It’s been a long time between races, that’s for sure. The last time I stood with a tribe of runners, numbered bib pinned clumsily to my shirt, was way back in March of this year. That’s 145 days — more than 1% of my adult life! — if you happen to be keeping score at home.
Actually, I didn’t really plan to run this race. It just happened that one of the very few road races held on Mt. Desert Island fell on the weekend when Joni and I would both be in Maine. Joni had pointed this out to me several weeks earlier, and had suggested that we take part. However, I had forgotten all about it until the day before I left Newton. And even then, I had mis-remembered the date and thought it was on Sunday. When Ann and I arrived Friday night, Joni asked me whether I still wanted to do the race the next morning. Without an extra day to weigh the pros and cons, I just said, “Sure, why not?” and like that, my self-imposed exile from racing was over.
The next morning we got up early, brewed some coffee, and made the 20-minute drive to Northeast Harbor. I had run the race years before and knew that it followed a point-to-point course that began several miles away at the far end of Sargent Drive, a scenic road that followed the Eastern edge of Somes Sound, and finished on the main street of the town.
Joni, the marathoner, mentioned jogging the roughly four miles to the start, but I vetoed that idea. Instead, we boarded a shuttle bus with everyone else to get bused to the start. Unfortunately, this meant that we didn’t have quite as much time to warm-up as we would have liked, perhaps fifteen minutes in total to jog, do drills, do a couple of strides, and take our place among the roughly 100 runners waiting at the start.
I swore up and down to Joni and to myself that I would not run the first mile too fast. For one thing, I wasn’t 100% warmed up. For another, I didn’t have a lot of recent experience running “race pace.” My hardest effort in the last month had been a 5k tempo run on a track at ~6:20 per mile, and that had felt plenty hard. Five miles of Sargent Drive would be far more demanding. Finally, the first mile had a sizable hill right off the bat. I told Joni I would try to run the first mile in 6:30 and then, if I felt good, I’d pick it up. I’d have to be crazy to go out faster!
When the starter sounded the air horn to set us on our way, I felt like I was doing the right thing. On both sides of me, runners of all shapes and sizes sprinted past. There were little kids, teenagers, grey-beards, and a fast guy with an even faster dog, and they were all running faster than me. I tried to settle into a reasonable pace. After the first hill, I started getting comfortable and began passing a few people.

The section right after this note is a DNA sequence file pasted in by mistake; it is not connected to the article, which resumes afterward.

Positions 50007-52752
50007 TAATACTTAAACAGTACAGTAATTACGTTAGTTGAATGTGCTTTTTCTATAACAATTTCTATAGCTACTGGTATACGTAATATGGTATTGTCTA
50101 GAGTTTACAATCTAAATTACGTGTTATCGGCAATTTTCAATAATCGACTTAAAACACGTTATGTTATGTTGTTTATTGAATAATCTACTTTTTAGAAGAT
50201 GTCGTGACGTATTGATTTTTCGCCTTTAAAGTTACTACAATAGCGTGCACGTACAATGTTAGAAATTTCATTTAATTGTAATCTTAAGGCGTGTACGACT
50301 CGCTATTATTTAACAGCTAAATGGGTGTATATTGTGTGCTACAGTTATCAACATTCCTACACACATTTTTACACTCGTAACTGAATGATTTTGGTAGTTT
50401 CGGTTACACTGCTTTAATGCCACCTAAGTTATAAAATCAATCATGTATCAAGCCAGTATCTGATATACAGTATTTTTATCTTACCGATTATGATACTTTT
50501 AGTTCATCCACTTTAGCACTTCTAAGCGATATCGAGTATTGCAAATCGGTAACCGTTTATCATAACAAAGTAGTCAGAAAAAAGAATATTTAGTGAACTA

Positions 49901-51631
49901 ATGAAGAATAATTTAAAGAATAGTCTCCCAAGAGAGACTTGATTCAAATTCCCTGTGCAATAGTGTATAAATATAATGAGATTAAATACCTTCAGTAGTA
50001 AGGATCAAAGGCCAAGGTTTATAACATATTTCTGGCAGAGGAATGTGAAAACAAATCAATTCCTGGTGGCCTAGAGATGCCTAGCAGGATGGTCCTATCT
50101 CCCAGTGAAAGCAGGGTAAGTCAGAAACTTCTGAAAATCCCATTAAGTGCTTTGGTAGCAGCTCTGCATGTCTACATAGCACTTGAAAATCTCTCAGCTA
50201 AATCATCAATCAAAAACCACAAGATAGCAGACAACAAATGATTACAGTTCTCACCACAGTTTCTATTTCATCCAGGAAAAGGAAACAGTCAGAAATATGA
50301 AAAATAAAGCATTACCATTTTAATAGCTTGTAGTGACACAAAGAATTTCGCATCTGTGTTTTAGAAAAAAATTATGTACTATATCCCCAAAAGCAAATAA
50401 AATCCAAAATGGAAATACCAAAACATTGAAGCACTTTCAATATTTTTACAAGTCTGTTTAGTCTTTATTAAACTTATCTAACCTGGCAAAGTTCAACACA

For all my caution, I hit the mile mark at 6:12.
I didn’t feel bad, but keeping in mind my lack of preparation, I consciously slowed it down a bit. Mostly, I tried to avoid getting drawn into mid-race competitions with the runners ahead of and around me. Since most of them had gone out too fast, this wasn’t too difficult as most of them would just drift backward after a while anyway. I observed something I’ve noticed many times before, that most people tend to push the uphills and ease off on the downhills. I tried to do the opposite, shortening my steps and running efficiently on the uphills, and then re-establishing my “tempo” pace as soon as I crested the hill.
It seemed to take a long time to get to Mile 2 (6:24), and Mile 3 (6:26), but after that, I knew I’d be able to maintain the pace for the last two miles. But one thing that did surprise me was how “flabby” my racing brain had become through disuse. On a rational level, I was sure I was physically capable of running a certain pace, or even speeding up, but my race brain kept telling me that the pace was too fast and that I needed to slow down or stop. It felt like an additional source of resistance, like running into a headwind. Over the final miles I had this weird internal dialog going on where one part of my brain would say, “Wow, this is hard. You’re going to blow up for sure,” and another part of my brain would say “Don’t believe that loser; you’re doing great!”
I managed the last two miles alright, and even passed two more people while running my steady 6:20-6:24 pace. I finished in 31:47, nothing too exciting, but well within myself.
After a cool down, we returned to discover that Joni, who had run beautifully even splits, had been the third woman overall and had won an age group prize, while I had managed to take second in mine. There’s something to be said about small races in obscure locations! Anyway, we both received glass beer mugs for our troubles and considered it a good morning’s work.
There was one more test, of course, and that was yesterday, Sunday, when I went out for my post-race easy run. Some stiffness; a little discomfort in the ankle, but nothing unusual or alarming. Actually, I was pleasantly surprised at how good I felt overall.
So that’s it. No big news. Nothing to write home about, although I guess I AM writing home about it. Mainly, I just want to note that those beer mugs look like fine additions to the glassware here at the cottage